Opioid Use Reduced by Extended-Release Naltrexone Injections

different types of pills scattered
different types of pills scattered
Extended-release naltrexone maintained abstinence from heroin and other illicit substances.

Compared with buprenorphine-naloxone, use of extended-release naltrexone maintained abstinence from heroin and other illicit substances at a similar rate, according to the results of research published in JAMA Psychiatry.

In this open-label 12-week trial, researchers randomly assigned outpatients from addiction clinics to receive intramuscular extended-release naltrexone, 380 mg every 4 weeks (n=80) or buprenorphine-naloxone, 4 to 24 mg/d n=79). Researchers evaluated the completion rates, the proportion of opioid-negative drug test results, and the number of days participants used heroin or other illicit opioids.

A total of 66% of patients completed the trial, with a noninferior rate of completion in the extended-release naltrexone group compared with the buprenorphine-naloxone group (P =.04). The mean (SD) length of trial participation was 69.3 (25.9) days for extended-release naltrexone and 63.7 (29.9) days for buprenorphine-naloxone.

Extended-release naltrexone use resulted in a noninferior proportion of total number of opioid-negative drug test results (mean [SD] 0.9 [0.3]) compared with buprenorphine-naloxone (0.8 [0.4]; P <.001). Similarly, use of heroin and other illicit opioids was noninferior in the extended-release naltrexone group (P <.001 for both).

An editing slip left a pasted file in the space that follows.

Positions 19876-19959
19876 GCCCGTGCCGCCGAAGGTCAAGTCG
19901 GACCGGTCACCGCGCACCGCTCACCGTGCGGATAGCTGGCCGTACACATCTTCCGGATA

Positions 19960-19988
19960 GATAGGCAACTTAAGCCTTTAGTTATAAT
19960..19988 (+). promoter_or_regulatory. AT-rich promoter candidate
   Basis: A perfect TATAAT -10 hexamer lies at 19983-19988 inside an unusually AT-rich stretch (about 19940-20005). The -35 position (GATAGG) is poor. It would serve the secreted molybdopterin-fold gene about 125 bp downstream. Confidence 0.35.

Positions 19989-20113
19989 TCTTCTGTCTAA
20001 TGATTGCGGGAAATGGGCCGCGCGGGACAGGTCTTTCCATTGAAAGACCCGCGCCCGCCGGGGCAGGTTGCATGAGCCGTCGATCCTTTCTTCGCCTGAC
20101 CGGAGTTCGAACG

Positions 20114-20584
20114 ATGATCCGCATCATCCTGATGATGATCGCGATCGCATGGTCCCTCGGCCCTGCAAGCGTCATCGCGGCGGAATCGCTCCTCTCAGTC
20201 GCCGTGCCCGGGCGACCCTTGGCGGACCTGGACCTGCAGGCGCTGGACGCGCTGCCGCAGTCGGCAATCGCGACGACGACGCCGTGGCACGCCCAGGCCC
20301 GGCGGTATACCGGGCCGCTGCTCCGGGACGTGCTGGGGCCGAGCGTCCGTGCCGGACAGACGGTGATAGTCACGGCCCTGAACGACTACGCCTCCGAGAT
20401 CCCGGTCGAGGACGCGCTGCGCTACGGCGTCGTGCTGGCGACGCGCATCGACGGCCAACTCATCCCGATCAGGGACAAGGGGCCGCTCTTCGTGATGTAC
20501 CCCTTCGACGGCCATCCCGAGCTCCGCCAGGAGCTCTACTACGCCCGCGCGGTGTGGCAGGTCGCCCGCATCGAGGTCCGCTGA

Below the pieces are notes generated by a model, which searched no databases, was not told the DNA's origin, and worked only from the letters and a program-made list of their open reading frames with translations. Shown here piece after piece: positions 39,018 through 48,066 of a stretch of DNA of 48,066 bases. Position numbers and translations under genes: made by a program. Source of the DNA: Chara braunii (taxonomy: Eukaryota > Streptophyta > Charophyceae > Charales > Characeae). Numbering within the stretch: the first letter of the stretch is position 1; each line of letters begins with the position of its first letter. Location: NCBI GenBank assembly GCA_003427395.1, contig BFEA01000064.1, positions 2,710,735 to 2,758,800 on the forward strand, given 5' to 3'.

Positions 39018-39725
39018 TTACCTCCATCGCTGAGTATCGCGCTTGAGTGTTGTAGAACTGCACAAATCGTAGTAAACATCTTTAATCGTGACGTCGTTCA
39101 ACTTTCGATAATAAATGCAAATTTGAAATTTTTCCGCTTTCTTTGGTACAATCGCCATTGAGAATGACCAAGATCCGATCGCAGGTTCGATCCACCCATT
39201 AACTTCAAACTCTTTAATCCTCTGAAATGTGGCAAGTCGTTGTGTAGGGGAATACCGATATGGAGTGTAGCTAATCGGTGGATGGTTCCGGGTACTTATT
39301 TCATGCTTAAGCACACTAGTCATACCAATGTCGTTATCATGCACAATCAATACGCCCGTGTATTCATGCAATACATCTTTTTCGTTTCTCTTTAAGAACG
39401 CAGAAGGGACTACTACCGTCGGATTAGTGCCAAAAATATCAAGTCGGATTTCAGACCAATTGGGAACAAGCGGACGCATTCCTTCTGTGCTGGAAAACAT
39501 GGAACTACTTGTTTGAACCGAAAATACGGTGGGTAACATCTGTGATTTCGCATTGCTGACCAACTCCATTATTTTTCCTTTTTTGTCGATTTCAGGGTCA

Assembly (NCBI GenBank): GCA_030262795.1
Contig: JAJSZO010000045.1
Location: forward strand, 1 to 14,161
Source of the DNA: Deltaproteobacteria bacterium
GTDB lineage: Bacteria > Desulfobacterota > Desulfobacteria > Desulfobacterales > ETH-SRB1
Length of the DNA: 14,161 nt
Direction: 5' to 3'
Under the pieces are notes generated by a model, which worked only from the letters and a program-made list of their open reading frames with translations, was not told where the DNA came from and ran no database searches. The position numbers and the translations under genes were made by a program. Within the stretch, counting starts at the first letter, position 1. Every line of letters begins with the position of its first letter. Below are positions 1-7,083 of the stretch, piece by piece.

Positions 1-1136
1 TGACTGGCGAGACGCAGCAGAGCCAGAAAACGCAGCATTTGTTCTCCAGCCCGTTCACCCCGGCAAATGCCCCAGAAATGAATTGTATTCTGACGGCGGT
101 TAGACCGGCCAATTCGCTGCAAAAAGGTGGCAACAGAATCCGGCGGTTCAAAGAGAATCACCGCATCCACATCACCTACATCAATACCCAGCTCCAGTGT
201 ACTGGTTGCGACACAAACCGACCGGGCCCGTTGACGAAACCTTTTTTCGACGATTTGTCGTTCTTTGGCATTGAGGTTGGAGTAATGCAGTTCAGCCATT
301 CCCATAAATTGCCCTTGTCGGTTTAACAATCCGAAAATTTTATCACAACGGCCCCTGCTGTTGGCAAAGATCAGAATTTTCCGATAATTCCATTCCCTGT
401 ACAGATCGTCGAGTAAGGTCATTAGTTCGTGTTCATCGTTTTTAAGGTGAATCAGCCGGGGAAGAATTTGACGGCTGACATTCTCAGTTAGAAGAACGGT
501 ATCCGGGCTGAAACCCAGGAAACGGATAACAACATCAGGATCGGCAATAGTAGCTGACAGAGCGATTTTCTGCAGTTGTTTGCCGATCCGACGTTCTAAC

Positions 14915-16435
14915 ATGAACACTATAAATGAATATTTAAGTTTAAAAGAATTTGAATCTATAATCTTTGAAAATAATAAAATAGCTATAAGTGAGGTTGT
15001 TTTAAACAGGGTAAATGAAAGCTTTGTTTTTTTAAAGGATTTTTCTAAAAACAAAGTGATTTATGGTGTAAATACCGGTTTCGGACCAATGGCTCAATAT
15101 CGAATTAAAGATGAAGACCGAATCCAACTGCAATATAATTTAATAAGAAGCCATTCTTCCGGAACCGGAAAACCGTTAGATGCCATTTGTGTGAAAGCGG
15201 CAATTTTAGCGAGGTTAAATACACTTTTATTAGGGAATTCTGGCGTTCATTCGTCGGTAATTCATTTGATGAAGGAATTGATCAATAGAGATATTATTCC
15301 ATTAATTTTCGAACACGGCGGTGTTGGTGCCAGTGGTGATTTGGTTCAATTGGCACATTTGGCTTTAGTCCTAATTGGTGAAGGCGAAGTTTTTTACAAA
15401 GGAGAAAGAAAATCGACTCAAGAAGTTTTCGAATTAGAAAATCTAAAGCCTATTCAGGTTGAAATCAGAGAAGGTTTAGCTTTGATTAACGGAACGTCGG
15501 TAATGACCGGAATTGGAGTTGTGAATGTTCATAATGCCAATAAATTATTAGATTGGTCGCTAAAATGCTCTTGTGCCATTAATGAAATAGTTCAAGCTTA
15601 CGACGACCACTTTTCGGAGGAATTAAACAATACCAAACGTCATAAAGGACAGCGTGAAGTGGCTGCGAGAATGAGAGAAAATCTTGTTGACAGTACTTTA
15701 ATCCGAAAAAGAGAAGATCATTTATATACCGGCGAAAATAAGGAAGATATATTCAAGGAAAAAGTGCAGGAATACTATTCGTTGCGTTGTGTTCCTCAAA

In a superiority analysis, use of extended-release naltrexone was associated with significantly lower rates of heroin and other illicit opioid use. Most other illicit substances used were not significantly different between the two groups.

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The study authors concluded that “maintaining short-term abstinence from illicit opioids and other substances with extended-release naltrexone was as effective and safe as [with] buprenorphine-naloxone. Extended-release naltrexone should be an available treatment option for opioid-dependent individuals.”


Tanum L, Solli KK, Latif ZE, et al. The effectiveness of injectable extended-release naltrexone vs daily buprenorphine-naloxone for opioid dependence: a randomized clinical noninferiority trial [published online October 18, 2017]. JAMA Psychiatry. doi:10.1001/jamapsychiatry.2017.3206